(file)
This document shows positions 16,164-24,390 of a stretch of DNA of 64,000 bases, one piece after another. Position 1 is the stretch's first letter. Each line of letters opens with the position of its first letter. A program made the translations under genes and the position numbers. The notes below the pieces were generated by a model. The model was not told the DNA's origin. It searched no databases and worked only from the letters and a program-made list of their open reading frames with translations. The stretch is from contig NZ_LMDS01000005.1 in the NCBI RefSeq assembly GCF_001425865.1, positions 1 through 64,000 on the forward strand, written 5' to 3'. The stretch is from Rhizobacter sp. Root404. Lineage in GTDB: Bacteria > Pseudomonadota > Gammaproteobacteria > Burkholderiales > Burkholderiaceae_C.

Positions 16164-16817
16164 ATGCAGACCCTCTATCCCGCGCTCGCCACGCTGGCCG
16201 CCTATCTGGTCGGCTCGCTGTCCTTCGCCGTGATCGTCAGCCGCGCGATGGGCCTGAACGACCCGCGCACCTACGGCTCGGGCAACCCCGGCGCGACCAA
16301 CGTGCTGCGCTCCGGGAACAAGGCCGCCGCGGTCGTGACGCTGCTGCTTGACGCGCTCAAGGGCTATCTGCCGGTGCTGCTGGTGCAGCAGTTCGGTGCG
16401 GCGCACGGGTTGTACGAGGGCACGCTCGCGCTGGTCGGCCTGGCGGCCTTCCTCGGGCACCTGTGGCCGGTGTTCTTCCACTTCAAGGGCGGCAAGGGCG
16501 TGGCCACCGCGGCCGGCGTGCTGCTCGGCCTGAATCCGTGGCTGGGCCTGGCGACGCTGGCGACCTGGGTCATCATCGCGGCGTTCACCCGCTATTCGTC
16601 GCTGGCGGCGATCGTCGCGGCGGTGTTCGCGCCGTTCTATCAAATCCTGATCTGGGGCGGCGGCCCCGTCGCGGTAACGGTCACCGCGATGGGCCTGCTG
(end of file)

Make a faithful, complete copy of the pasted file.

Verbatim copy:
This document shows positions 16,164-24,390 of a stretch of DNA of 64,000 bases, one piece after another. Position 1 is the stretch's first letter. Each line of letters opens with the position of its first letter. A program made the translations under genes and the position numbers. The notes below the pieces were generated by a model. The model was not told the DNA's origin. It searched no databases and worked only from the letters and a program-made list of their open reading frames with translations. The stretch is from contig NZ_LMDS01000005.1 in the NCBI RefSeq assembly GCF_001425865.1, positions 1 through 64,000 on the forward strand, written 5' to 3'. The stretch is from Rhizobacter sp. Root404. Lineage in GTDB: Bacteria > Pseudomonadota > Gammaproteobacteria > Burkholderiales > Burkholderiaceae_C.

Positions 16164-16817
16164 ATGCAGACCCTCTATCCCGCGCTCGCCACGCTGGCCG
16201 CCTATCTGGTCGGCTCGCTGTCCTTCGCCGTGATCGTCAGCCGCGCGATGGGCCTGAACGACCCGCGCACCTACGGCTCGGGCAACCCCGGCGCGACCAA
16301 CGTGCTGCGCTCCGGGAACAAGGCCGCCGCGGTCGTGACGCTGCTGCTTGACGCGCTCAAGGGCTATCTGCCGGTGCTGCTGGTGCAGCAGTTCGGTGCG
16401 GCGCACGGGTTGTACGAGGGCACGCTCGCGCTGGTCGGCCTGGCGGCCTTCCTCGGGCACCTGTGGCCGGTGTTCTTCCACTTCAAGGGCGGCAAGGGCG
16501 TGGCCACCGCGGCCGGCGTGCTGCTCGGCCTGAATCCGTGGCTGGGCCTGGCGACGCTGGCGACCTGGGTCATCATCGCGGCGTTCACCCGCTATTCGTC
16601 GCTGGCGGCGATCGTCGCGGCGGTGTTCGCGCCGTTCTATCAAATCCTGATCTGGGGCGGCGGCCCCGTCGCGGTAACGGTCACCGCGATGGGCCTGCTG